Yes, and far more than I anticipated. Some people boost a significant amount of money, and in those cases, I occasionally add something extra to their order. BOOTH is fantastic because it makes things like this so simple. However, since the start of the TV anime, the number of orders has increased so dramatically that I can hardly keep up. (laughs)
── You must have a ton of stuff to ship out! (laughs) What advice do you have for creators who want to start using FANBOX and BOOTH?
I'm still experimenting with FANBOX, but for example, I'm using the 100 JPY/month support plan to let people read the latest episode of Onimai a week early. The main plan is 300 JPY/month, which gives subscribers access to unpublished manga and illustrations I created for my doujinshi, as well as the storyboard and setting materials that go into the creation process. At first, I released a slew of sketches and old illustrations, and while I'm still fumbling around, nowadays I'm focusing more on delivering content that matches the price point of each plan.
I'm using BOOTH to save money on shipping. What's more, if you're not great at inventory management, using BOOTH’s warehouse service will make things much easier. I'm trying to reduce the amount of inventory I have on hand, so I handle the goods myself, but it's nice to have the option.
A self-published drama CD blessed with fortuitous connections, from the production company to the director and voice actors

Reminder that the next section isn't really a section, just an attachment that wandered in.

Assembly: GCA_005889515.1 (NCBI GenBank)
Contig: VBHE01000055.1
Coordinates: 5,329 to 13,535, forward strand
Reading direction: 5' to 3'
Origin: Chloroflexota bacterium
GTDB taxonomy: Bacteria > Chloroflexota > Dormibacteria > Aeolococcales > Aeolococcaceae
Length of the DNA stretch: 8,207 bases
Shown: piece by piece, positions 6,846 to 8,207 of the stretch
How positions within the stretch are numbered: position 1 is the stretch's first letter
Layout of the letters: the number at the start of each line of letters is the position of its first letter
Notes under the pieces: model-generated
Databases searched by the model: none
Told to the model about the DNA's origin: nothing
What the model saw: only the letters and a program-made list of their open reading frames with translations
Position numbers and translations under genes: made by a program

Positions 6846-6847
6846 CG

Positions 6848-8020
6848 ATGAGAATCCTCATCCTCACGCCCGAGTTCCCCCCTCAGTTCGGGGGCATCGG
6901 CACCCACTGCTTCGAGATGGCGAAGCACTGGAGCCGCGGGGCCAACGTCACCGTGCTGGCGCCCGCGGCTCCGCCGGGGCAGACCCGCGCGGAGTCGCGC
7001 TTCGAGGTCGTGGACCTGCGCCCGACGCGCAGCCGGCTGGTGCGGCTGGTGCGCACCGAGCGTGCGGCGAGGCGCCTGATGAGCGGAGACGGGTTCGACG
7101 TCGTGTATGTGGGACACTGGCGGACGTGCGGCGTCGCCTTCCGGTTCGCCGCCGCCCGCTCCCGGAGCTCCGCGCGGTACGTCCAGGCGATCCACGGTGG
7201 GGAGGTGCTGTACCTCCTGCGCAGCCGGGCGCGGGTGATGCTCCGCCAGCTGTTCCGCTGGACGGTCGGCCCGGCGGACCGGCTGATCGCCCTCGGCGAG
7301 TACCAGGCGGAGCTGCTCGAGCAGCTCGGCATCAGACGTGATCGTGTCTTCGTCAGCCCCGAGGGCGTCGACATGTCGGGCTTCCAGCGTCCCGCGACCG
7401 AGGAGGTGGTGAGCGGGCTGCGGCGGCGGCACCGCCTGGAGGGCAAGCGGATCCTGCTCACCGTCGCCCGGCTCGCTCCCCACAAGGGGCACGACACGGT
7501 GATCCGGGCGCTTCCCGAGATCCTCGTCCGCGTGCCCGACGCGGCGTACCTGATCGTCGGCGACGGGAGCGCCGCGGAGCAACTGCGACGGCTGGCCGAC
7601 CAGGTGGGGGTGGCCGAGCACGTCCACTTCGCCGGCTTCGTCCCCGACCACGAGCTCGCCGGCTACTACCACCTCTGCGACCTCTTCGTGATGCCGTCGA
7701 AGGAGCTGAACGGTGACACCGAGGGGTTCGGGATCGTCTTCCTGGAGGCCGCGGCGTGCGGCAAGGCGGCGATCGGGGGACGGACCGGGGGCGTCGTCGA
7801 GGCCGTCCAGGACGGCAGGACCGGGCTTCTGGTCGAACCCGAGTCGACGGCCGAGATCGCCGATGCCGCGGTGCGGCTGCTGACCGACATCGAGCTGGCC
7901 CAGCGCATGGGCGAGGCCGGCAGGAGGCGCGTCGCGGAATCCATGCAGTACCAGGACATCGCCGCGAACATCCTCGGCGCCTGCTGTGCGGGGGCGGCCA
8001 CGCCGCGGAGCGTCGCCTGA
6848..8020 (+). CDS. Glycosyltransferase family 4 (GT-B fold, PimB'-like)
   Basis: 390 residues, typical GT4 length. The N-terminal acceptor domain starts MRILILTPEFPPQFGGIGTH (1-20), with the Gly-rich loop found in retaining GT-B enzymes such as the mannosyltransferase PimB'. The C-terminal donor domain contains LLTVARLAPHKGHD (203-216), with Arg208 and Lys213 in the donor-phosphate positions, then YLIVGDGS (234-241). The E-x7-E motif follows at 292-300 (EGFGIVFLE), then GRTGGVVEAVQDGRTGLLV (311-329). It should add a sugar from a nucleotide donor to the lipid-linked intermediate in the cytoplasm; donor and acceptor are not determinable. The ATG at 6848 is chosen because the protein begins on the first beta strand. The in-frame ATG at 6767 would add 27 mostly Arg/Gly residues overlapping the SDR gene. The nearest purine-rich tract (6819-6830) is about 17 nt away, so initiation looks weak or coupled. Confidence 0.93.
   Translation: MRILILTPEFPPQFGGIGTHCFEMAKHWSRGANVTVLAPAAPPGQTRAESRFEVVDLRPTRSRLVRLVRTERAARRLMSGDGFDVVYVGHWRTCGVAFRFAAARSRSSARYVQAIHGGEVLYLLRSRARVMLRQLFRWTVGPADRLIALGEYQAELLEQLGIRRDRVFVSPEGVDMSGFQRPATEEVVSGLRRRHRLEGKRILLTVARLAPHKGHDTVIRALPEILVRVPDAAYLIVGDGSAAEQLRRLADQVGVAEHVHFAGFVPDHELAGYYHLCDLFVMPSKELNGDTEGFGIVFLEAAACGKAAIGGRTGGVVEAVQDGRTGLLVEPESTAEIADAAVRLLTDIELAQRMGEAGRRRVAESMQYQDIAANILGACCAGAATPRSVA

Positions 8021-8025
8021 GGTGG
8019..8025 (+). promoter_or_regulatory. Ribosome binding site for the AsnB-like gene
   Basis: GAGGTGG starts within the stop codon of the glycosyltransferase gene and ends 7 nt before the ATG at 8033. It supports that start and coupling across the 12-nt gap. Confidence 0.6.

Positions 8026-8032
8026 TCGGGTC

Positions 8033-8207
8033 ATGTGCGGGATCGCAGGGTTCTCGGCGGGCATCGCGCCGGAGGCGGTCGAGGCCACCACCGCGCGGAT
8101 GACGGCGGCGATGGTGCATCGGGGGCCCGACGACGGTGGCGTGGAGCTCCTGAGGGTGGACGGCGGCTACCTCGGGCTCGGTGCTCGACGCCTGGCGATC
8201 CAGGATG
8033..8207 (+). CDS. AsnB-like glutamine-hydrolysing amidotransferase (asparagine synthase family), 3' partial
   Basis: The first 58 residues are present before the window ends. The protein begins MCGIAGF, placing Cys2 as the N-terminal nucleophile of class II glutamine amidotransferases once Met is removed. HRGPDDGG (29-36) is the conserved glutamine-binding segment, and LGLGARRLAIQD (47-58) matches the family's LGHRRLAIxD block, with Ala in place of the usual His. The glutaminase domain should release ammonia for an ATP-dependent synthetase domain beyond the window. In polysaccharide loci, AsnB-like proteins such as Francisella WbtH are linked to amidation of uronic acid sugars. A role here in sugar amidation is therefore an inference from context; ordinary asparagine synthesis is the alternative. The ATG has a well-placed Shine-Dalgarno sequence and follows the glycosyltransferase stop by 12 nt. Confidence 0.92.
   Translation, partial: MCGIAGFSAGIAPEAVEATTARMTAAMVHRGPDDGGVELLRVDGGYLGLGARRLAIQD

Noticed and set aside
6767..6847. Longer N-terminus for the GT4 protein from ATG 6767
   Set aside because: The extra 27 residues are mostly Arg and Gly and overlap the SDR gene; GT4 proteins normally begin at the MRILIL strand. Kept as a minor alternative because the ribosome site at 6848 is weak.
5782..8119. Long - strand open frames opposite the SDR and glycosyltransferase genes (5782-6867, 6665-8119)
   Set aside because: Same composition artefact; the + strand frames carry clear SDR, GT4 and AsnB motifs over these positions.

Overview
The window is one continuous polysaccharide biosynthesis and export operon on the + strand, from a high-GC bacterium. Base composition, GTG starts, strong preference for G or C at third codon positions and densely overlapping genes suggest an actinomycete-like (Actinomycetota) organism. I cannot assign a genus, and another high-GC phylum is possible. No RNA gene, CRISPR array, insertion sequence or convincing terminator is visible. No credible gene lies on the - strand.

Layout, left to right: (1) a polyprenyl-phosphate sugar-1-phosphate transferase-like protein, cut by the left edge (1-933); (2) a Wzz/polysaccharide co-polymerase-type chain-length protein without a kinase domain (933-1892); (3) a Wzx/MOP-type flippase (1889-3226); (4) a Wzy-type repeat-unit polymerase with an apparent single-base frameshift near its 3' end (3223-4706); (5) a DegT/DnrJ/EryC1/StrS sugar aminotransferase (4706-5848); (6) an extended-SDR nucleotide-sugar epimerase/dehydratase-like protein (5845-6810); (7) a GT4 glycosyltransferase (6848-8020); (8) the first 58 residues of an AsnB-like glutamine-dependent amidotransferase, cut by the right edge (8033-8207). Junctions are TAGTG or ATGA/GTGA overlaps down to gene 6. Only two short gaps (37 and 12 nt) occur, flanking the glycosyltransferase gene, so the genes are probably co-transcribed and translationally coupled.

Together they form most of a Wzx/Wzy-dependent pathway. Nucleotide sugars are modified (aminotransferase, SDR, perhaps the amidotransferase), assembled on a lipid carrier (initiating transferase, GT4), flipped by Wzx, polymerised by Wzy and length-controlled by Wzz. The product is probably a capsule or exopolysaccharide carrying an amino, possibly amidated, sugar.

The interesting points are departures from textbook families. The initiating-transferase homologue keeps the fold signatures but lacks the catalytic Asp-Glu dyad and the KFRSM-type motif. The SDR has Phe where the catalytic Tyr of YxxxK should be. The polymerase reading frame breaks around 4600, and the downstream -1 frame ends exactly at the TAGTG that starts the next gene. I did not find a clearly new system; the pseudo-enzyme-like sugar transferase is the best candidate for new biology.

── The self-published Onimai drama CDs available on your BOOTH are surprisingly high-quality!
They aren't much different from the drama CDs sold in stores, are they? (laughs) Takumi Kodama, the director, is a very passionate person who created an excellent product. Through a chance encounter, I asked Junichi Sato of Fhána (*1) to produce the music for the second drama CD and he graciously agreed even though it was an independent project. I've always been a fan, so I was overjoyed. I feel very lucky.
Formed in 2011 by Junichi Sato and Kevin Mitsunaga, the band Fhána has performed many anime theme songs, including "Que Sera Sera", the ending theme song for the TV anime The Eccentric Family, and "Rhapsody of Blue Sky", the opening of Miss Kobayashi's Dragon Maid. Check out their official website.
The third drama CD, Onichan wa Oshimai! EX is available on BOOTH!
── What led you to create a drama CD in the first place?